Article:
In the slum people have to live with many problems. Dharavi slum was the biggest slum in the world for a long time. Another reason is because of the expulsion of inhabitants and factories in the city center.

These slums come with many issues for people including the lack of planned access to clean water and sanitation systems, poor health, lack of education, unemployment and the prospect of crime. Abstract Dharavi is a slum which is known worldwide. The slum generates between $330 million and $670 million annually, according to the Hindu, a Bombay daily. Next to the open sewers are water pipes, which can crack and take in sewage. Located in Mumbai, Maharashtra, India, Dharavi is considered the largest slum in the world. It holds 600.000 up to 1 million people.

To be sure, Dharavi residents who oppose the plan could stop the project, observers say. Asia's largest slum, Dharavi, lies on prime property right in the middle of India's financial capital, Mumbai (Bombay).

Dharavi is a slum located in Mumbai, India. The largest slum in the world, however, is located in Mexico city with four times more people than Dharavi. While the adjectives describing them are unpleasant to the senses, the list of problems is specific: lack of water supply, safety hazards for women and children, poor maintenance and lack of a sense of sanitation. There are so many houses and places where people live that they can not count exactly. There are two main reasons why Dharavi slum grows.

During the British colonial era, Dharavi Slum was established in 1882. The slum is home to thousands of cottage industries, ranging from embroidered skirts and snack foods to belt buckles and pottery items. This is an estimate ofcourse because nobody really knows.. But, the negative impacts that result from slums are alarming. People have to go to the toilet in the street and there are open sewers.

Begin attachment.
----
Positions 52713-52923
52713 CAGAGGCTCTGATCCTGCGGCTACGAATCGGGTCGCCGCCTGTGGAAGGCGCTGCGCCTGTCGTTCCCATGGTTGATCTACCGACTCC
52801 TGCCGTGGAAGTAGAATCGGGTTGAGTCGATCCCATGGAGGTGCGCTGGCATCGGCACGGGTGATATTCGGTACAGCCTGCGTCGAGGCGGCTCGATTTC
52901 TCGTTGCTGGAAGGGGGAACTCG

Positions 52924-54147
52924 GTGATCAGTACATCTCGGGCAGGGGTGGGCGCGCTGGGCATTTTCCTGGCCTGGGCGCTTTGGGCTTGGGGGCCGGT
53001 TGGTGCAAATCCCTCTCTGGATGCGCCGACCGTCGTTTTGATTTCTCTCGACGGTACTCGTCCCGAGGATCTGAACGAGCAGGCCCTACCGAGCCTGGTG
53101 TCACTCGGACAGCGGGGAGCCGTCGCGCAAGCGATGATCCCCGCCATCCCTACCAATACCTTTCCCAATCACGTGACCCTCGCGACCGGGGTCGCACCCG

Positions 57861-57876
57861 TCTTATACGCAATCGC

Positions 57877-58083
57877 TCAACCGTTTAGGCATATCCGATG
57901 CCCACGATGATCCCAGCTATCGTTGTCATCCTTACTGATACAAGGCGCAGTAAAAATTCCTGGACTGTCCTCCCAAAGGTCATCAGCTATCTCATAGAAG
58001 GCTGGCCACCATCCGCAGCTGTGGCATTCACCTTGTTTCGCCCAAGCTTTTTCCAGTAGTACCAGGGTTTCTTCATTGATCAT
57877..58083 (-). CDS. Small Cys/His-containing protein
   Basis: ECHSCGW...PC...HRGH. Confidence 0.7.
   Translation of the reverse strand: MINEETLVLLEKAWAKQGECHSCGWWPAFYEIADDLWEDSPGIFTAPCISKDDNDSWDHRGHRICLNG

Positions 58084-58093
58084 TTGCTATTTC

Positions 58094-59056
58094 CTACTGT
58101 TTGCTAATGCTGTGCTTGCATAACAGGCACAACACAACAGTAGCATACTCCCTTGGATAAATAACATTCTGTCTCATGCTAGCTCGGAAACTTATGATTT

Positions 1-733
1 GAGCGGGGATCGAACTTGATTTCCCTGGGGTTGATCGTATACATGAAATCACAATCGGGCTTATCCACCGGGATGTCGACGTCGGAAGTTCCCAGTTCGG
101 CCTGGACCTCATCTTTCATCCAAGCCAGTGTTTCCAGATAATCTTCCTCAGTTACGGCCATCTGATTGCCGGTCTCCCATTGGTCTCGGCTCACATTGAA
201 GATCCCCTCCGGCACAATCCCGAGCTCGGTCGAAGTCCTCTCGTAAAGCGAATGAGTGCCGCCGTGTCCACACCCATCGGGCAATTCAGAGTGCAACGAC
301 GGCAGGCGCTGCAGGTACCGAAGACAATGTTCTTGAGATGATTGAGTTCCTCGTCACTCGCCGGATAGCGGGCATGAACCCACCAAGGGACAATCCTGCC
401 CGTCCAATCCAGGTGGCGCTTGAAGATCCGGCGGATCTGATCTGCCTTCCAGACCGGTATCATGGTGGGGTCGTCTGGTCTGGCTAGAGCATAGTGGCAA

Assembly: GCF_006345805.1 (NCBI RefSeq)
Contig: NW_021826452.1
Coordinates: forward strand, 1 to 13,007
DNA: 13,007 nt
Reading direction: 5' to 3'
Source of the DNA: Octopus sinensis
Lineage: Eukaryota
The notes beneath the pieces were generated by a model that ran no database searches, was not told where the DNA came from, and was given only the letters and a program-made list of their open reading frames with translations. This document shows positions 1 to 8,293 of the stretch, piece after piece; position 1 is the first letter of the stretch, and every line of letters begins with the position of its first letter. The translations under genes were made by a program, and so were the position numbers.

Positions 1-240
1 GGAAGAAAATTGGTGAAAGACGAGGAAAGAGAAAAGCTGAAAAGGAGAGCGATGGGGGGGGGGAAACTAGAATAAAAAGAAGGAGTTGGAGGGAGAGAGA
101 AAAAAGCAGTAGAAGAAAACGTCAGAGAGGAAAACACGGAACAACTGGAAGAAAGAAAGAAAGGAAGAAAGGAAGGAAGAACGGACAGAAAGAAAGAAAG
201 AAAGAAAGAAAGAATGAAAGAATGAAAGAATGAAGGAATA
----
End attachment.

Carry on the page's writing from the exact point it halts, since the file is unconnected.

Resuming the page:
6 Negative Impacts of Slums Slums are heavily populated urban areas characterized by substandard housing, inadequate access to clean water and sanitation, and a constantly changing residential population. Dharavi also has a large number of thriving small-scale industries that produce embroidered garments, export quality leather goods, pottery and plastic. A $2 billion development project aims to rehouse slum dwellers in high-rise apartment blocks built next to the slum; This is controversial as it will break the sense of community to the settlement; Improvement schemes: Bottom-up approaches Everyday the potters brick kilns send huge black clouds into the air which pollutes the air and makes the cloud black and Sion hospital complains about the heavy black smoke that's making their patients case worse. Most of these products are made in tiny manufacturing units spread across the slum and are sold in domestic as well as international markets. Today's Dharavi bears no resemblance to the fishing village it once was. One reason is because of the migration of poor rural people into urban Mumbai. However, despite falling behind in size to it's competitors, Dharavi is still huge - it houses anywhere between 500,000 to 1 million people, and the area has slowly become the hub of numerous commercial activities.

The state of disrepair of common toilet units is a familiar story. The Dharavi slums face a lot of problems like noise, water and air pollution, it also has no sewage or drainage systems. Many are second-generation residents, whose parents moved in years ago. The new arrivals set up camp illegally amongst the city’s waste and open pipelines which is certainly not suitable habitation settlements.

Health Problems as social problems of Slums in India: Besides, there is hardly any good quality of drinking water available there. While India’s life expectancy is 67 years, the average life span in Dharavi is less than 60. C hildren play amongst sewage waste and doctors deal with 4,000 cases a day of diphtheria and typhoid. It is a squatter settlement which packs a million people crammed into one square mile in Dharavi. As of 2012, 863 million people called a slum their home.

The slum has severe public health problems, with a long history of epidemics and other disasters. The major problem in Mumbai is the growth of squatter settlements known in India as SLUMS. Therefore they drink contaminated water.

It is home to more than a million people. All these are social problems of slums … Virtually all housing has been constructed illegally, and is extremely crowded and small.